Dhananjayan Sriskandarajah

Why Oxfam is talking about race

Guest post by Dhananjayan Sriskandarajah, Chief Executive, Oxfam GB

In the past few weeks Oxfam’s work on anti-racism has attracted some criticism. Various commentators have characterised it as “woke posturing” or “anti-white.”  

I think they have got it wrong. Let me explain why tackling racism is an integral part of Oxfam’s mission.  

It is almost 80 years since a small group of volunteers, motivated by a sense of compassion and justice beyond borders, founded what became Oxfam. The group organised aid for starving citizens in Nazi-occupied Greece and lobbied Churchill’s government to allow food imports through the Allied blockade.  

Those of us working in Oxfam today have been thinking about how we retain our founders’ spirit while re-imagining this wonderful organisation for this era. A key tenet of our approach is to focus on how we work as much as what we do.  

We’re committed to evolving our culture to become a truly safe, feminist and anti-racist organisation, because we believe in a world where no one is left behind, and where power is shared fairly. That must be as true within Oxfam as within wider society. 

Put simply, without tackling systemic racism around the world, we cannot end global poverty. Racism makes it harder for people to earn a living, feed their children and put a roof over their heads.    

This isn’t just theory. We’ve seen it for ourselves. Many of the communities that Oxfam works with around the world have been scarred by exploitative colonial histories; histories that were often shaped by what Kipling called the ‘White Man’s Burden’. While colonial legacies are not the only factor that has shaped uneven development around the world, it is important to recognise that many of today’s global structures and institutions were formed at a time when power was held predominantly by white people.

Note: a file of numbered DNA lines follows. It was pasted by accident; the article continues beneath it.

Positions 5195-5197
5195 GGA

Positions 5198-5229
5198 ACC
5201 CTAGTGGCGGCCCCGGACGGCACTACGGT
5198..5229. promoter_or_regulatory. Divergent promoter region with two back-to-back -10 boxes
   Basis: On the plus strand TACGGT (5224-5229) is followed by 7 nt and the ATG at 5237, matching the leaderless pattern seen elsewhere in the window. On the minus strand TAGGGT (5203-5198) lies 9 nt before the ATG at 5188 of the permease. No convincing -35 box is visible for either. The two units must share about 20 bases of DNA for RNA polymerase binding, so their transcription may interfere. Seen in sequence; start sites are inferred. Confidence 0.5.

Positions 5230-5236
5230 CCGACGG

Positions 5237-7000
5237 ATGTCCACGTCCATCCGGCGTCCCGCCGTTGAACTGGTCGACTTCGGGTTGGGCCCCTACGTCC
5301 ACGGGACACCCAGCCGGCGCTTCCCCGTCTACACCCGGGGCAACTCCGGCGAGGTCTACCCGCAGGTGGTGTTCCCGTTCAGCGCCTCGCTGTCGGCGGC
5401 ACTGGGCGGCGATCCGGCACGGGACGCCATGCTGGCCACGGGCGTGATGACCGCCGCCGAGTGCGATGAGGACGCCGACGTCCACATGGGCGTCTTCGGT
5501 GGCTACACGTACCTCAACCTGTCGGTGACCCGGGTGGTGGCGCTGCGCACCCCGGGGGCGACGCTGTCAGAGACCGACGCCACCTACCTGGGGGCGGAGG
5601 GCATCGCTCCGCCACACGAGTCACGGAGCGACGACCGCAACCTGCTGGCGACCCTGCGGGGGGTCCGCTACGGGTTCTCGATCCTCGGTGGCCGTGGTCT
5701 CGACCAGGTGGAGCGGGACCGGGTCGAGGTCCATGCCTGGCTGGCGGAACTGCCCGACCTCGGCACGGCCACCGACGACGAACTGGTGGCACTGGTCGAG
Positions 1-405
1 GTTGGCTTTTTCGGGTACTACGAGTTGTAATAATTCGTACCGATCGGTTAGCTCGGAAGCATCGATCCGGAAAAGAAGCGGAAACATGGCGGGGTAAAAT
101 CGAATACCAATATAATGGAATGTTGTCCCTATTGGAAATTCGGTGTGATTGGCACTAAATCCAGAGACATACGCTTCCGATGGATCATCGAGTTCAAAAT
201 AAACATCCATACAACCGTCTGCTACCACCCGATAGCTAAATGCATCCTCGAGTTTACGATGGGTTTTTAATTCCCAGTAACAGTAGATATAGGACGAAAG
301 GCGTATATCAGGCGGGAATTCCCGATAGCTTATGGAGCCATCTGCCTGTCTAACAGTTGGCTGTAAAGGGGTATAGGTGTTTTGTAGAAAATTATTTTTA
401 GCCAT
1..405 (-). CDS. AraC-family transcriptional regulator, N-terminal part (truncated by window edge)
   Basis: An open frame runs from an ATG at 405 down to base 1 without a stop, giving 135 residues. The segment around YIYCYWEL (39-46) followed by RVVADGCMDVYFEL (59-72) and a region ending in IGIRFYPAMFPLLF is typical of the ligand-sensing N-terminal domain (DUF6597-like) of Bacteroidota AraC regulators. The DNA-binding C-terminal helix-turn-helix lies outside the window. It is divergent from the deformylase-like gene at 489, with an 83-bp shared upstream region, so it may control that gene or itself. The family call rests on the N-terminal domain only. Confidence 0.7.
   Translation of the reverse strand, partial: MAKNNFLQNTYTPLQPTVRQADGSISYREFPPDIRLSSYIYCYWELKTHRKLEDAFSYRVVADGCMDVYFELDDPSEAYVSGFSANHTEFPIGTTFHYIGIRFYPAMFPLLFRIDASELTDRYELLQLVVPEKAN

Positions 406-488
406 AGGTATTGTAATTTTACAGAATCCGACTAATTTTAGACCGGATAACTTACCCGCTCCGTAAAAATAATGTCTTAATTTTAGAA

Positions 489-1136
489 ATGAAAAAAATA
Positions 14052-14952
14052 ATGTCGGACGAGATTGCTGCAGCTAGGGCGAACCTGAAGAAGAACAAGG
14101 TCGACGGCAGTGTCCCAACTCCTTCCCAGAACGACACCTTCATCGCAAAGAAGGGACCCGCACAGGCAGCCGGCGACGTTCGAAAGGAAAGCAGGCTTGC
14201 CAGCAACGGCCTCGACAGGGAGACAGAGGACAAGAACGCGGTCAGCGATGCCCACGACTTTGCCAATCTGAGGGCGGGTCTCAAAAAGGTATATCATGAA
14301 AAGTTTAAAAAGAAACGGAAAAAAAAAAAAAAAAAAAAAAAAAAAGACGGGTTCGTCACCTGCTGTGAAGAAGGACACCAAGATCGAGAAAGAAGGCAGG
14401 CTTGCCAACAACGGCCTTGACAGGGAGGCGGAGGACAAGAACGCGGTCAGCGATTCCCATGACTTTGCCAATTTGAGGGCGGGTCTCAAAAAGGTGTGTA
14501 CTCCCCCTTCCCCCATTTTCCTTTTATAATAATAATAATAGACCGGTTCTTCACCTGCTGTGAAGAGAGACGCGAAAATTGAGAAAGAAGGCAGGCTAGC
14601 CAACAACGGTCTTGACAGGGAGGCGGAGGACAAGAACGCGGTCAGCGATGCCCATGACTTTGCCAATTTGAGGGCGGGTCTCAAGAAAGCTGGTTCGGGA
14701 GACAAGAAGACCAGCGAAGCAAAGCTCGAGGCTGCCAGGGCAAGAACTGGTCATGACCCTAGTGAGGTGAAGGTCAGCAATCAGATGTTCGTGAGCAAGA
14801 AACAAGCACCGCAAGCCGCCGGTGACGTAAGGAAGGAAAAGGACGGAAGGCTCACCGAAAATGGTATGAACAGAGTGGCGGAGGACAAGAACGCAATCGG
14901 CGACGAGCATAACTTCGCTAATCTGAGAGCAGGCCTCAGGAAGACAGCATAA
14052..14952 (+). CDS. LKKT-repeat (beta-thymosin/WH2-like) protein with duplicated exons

Photo by Amy Elting on unsplash.com

There’s no blame game here. Being white does not make someone a racist, and nor are we saying that white people cannot experience poverty or be discriminated against because of the colour of their skin. And it shouldn’t need saying, but being anti-racist doesn’t make Oxfam ‘anti-white’. On the contrary, we want to build an inclusive global movement of people to overcome the injustice of poverty.

There are many different and overlapping kinds of discrimination that can hold people back, including those based on race, sexuality, gender identity, religion, physical ability, ethnicity and class or caste. Oxfam’s approach to fighting poverty is known as ‘intersectional’ because it seeks to understand how these intersecting factors affect people’s experience.

Critics have claimed Oxfam is more obsessed with various types of discrimination than with ending poverty. These are false choices. Meeting our charitable objects of preventing and relieving poverty require us to address the systems of power that keep people in poverty. Our efforts to improve safeguarding, advocate for women’s rights, tackle racism and fight poverty are deeply interlinked.